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Subject:Copyright & (re) distribution of information? From:Geoff Hart <Geoff-H -at- MTL -dot- FERIC -dot- CA> To:"Techwr-L (E-mail)" <TECHWR-L -at- lists -dot- raycomm -dot- com> Date:Thu, 10 Feb 2000 14:54:24 -0500
Jessica Lange wants <<to give a potential customer a copy of a favorable
review of our product that appeared in a trade paper. Since what we have is
a faxed copy unsuitable for such presentation, we want to retype it,
including all attributions to the paper. Does anyone know if this is legal
Not. Among other things, most trade magazines are quite happy to sell you
hundreds of copies of "reprints" of their articles for use in your marketing
pieces, so your photocopying of their material is definitely cutting into
their revenue. Even if that weren't the case, the published material is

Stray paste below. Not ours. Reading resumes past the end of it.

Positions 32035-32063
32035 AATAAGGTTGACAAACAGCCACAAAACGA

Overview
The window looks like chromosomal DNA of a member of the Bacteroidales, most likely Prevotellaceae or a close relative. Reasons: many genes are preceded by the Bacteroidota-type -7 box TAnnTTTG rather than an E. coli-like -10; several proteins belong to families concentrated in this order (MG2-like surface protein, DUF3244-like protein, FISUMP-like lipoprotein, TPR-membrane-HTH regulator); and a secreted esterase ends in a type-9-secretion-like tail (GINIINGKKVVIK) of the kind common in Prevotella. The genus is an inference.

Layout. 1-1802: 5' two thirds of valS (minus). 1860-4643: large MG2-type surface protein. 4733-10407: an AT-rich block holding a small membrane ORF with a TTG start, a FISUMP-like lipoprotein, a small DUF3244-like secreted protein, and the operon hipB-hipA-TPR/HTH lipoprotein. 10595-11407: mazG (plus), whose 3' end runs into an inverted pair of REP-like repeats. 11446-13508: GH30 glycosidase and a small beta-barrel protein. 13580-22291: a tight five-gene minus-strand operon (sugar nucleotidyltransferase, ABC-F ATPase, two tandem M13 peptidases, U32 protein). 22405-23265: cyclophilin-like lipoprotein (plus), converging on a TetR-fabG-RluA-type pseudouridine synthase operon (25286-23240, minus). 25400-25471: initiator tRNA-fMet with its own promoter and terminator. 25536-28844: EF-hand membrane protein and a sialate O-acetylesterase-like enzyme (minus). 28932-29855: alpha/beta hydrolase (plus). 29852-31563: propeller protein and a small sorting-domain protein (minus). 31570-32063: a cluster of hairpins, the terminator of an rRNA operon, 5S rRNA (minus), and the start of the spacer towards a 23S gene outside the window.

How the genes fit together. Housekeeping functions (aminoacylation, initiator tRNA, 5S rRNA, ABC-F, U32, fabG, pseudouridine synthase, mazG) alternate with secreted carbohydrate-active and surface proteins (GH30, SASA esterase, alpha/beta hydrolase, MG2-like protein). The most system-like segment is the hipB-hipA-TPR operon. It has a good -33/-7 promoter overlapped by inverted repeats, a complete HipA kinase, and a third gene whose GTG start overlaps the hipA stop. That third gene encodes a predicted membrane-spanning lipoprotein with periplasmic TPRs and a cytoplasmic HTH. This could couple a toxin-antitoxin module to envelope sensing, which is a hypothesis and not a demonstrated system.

still copyrighted, and copying and redistributing copyrighted material is
very clearly a copyright violation. There are limited exceptions for "public
libraries" and for "educational use", but since you're selling a product, I
doubt you qualify under these exemptions; even my employer, which is a
nonprofit organisation, doesn't qualify (because the people who fund us
aren't nonprofit orgs). Strictly speaking, unless the fax came from the
copyright holder, that's a violation too.
Fortunately, there's a good alternative: it's generally considered "fair
use" to quote _limited_ sections of someone's review of your product, so
long as you provide full attribution of the quote and take pains to ensure
that you're not quoting the author out of context (thus, misrepresenting the
opinion of either the author or the publisher). You'd want to carefully
confirm your excerpts with the publisher if you plan to make them a formal
part of your marketing package, but for a one-time presentation to a client,
a simple attributed quote should suffice.
--Geoff Hart, Pointe-Claire, Quebec
geoff-h -at- mtl -dot- feric -dot- ca
"The paperless office will arrive when the paperless toilet